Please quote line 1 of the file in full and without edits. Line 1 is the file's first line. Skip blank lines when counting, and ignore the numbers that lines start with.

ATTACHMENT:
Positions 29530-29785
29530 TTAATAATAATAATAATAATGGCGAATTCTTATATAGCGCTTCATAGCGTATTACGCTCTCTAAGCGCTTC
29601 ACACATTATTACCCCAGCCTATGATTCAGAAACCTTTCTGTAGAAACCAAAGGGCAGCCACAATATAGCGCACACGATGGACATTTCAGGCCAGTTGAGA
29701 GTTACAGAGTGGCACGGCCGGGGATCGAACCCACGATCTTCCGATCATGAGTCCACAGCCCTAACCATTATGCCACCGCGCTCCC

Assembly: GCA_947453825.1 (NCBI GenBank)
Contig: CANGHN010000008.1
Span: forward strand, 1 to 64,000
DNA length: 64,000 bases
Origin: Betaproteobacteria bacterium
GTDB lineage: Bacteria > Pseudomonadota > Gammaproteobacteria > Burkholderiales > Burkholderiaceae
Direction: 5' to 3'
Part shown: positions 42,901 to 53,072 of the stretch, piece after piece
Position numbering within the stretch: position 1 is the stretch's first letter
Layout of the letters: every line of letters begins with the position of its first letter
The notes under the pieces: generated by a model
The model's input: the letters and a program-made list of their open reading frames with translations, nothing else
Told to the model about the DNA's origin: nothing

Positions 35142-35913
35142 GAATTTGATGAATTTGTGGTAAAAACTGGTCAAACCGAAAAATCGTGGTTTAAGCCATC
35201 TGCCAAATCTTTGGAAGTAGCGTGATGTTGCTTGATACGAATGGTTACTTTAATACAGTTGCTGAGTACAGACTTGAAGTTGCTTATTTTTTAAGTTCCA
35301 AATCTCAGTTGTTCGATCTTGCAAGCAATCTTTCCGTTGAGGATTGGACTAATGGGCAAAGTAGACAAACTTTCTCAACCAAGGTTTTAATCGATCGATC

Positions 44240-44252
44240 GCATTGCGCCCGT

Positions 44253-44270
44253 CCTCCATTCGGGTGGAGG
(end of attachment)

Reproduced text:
Positions 29530-29785